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The Concerned: Why Alaska shouldn't panic about world oil prices

Scott Woodham
Aaron Jansen illustration

TO: World crude oil prices

SBJT: Half the battle

Dear Price of Crude,

As you may know, there was a brief drop across the board recently, causing some jitters around the world, particularly in Alaska. For the first time in quite a while, the price of Alaska's oil dropped into the low $90s per barrel, then rebounded. And Alaskans in and out of government started to worry.

'But wait,' you might be thinking, 'why should Alaska care so much about where market love takes me? I'm just rambling on, man, digging this wild journey.'

Most states, you probably know, aren't like individual investors who pile all their money into, say, orange juice and start obsessively crossing and uncrossing their fingers whenever Florida weather news pops up. But Alaska's different.

In most other U.S. states, low oil price is good news. Refined fuel prices tend to drop along with oil prices. And with Alaska paying a statewide average of more than $4 per gallon for gasoline, and many communities dependent on diesel or heating oil, lower crude prices come with slight relief in some places. That relief is often short-lived, though. If you drop too far, the very earth Alaska stands on begins to give way.

Alaska is doubly addicted to oil. Essentially all of its economic machinery (planes, trains, trucks, households, places of businesses, and so on) runs on petroleum, and more than 80 percent of its state budgets are paid for by revenue derived directly from oil. So when you kicked off Fiscal Year 2013 on a downslope, fine neck-hairs started rising.

Officials say the price of Alaska's crude needs to end this fiscal year at or above a yearly average of $104 per barrel. The fiscal year only began July 1, so there's plenty of time to make up for the bummer start. But still, starting off $17 below the state's average break-even mark is a tough beginning. If you stay low, there's a chance the state will have to do some last-minute budget cutting or start dipping into surpluses the state has accumulated despite rising costs and a growing population.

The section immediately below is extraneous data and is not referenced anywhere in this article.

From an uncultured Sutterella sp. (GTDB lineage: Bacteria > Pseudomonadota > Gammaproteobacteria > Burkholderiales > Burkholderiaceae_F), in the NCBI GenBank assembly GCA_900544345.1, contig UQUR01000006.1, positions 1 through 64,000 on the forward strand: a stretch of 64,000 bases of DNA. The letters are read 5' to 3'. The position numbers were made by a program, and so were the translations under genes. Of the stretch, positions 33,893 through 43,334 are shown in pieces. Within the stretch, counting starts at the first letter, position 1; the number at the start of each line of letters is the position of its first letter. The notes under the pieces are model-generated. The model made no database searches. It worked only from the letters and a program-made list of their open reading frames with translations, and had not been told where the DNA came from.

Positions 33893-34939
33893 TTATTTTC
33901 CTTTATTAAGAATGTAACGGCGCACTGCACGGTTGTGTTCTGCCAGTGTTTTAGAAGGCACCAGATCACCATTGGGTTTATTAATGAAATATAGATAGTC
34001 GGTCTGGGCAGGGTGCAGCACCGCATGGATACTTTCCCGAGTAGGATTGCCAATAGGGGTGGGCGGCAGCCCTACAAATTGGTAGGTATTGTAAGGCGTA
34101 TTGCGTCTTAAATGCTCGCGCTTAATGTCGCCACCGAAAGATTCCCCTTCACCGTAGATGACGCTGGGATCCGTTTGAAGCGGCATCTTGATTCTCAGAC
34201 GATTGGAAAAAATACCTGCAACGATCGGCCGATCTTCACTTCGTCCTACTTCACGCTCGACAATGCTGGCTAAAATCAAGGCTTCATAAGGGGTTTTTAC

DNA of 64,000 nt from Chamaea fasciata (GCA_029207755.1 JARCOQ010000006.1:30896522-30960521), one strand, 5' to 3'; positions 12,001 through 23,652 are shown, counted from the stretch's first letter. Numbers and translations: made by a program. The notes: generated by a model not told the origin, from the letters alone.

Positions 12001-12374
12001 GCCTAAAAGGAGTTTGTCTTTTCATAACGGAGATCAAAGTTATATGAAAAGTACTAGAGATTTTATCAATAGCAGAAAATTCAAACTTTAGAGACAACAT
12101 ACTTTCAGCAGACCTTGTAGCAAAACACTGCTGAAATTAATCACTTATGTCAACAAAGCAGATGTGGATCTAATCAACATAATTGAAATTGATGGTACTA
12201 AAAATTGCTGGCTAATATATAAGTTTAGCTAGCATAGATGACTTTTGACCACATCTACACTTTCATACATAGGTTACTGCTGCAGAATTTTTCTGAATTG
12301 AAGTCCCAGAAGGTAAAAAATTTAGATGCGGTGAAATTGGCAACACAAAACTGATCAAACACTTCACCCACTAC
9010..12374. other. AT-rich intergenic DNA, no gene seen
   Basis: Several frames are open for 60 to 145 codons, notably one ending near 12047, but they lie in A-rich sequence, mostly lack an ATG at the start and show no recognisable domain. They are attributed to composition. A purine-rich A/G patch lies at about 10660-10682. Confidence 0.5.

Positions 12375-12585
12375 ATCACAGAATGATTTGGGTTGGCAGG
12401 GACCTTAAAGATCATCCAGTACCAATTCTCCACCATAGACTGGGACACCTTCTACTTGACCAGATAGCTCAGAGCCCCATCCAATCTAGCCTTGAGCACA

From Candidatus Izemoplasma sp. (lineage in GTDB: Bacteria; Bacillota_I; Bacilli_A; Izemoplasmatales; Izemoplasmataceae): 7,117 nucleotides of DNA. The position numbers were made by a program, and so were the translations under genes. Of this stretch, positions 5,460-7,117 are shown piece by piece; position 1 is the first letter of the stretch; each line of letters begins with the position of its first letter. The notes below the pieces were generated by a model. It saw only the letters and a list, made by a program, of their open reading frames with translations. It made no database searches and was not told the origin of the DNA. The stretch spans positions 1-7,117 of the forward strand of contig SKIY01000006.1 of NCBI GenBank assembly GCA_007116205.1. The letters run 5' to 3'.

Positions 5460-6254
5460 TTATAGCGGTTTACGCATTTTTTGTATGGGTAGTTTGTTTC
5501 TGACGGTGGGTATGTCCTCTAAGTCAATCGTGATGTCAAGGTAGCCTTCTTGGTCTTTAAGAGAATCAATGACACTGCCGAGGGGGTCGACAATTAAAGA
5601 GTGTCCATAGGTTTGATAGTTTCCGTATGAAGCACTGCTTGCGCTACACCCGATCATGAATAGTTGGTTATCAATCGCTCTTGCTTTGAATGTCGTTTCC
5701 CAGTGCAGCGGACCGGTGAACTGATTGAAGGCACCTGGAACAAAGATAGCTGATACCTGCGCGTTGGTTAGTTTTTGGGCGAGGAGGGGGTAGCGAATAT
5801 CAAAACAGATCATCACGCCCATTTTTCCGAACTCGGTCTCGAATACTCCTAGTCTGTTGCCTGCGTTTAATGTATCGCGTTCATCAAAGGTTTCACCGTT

We're concerned about you, but always optimistic – even though we have no concrete reason for it. Your fluctuations over several-month increments frankly baffle us. Like most commodity markets, you're not only determined by supply and demand. You're also governed by emotions. In the short term, individuals' impressions of your direction, or their fears about it, can have a powerful effect on your movements. And because global events turn on a dime sometimes, predictions of your movement beyond a year or two are tough to make with much certainty.

We've always loved to picture oil market analysts sitting in cubicle farms, each staring intently at a small crystal ball, their auguries for the next year or 20 averaged out into a form of useful commonsense. Unfortunately, there's no way to predict very far out an offshore oil workers' strike in Norway, a Libyan uprising, or tensions with Iran. And who knows how much actual supply has been lost to thieves. There's also no way to predict how much longer economic doldrums will continue suppressing oil demand around the world.

Alaska tries valiantly to predict your movements as a way to guide budget decisions. Generally, the state tries not to make wild assumptions about the value of its oil or future rate of production. Predicting the economy is like predicting the weather, as the saying goes. But you're the main variable; production from the North Slope is known to be decreasing about 6 percent each year. And that decline means the average price must be higher to make up the difference and keep pace with rising costs of state government, and of course, legislative wish-lists.

Even though we can't imagine you have much time to care about our little ol' Alaska's situation, we were wondering if you could see it in your heart to help out. Since asking you to stop swinging around all over the place would be like asking a cottonwood tree to stop casting off fluff, we're not going to ask you to stand pat for the next year on North Slope crude at, say, $106 per barrel. Birds gotta fly; fish gotta swim; and oil on the spot market's gotta go for the best price.

No no, we have faith in the state's revenue projections; they're the best guesses we have. Even if this week the investor services firm Moody's lost confidence in high oil prices, and the energy sector in general, and the U.S. is sitting on more oil inventory than it has since 1990, we're still betting on the dice the state has rolled.

We're just wondering if you could try to make the year more interesting. It would be completely awesome if you closed a single day of trading with Alaska North Slope crude selling above $380 per barrel. Just once. But that would take some sort of bizarre error, like a group of scientists reading upside-down charts suddenly finding that Alaska's oil cures certain kinds of cancer.

Instead, try bottoming out at $70 per barrel for a week, then shooting up to $140 for a month. Wouldn't that be fun? Do it a few times if you want, just not for too long. Remember, a yearly average means you still have plenty of time to yank Alaska's chain.

Shine on you crazy diamond,

The Concerned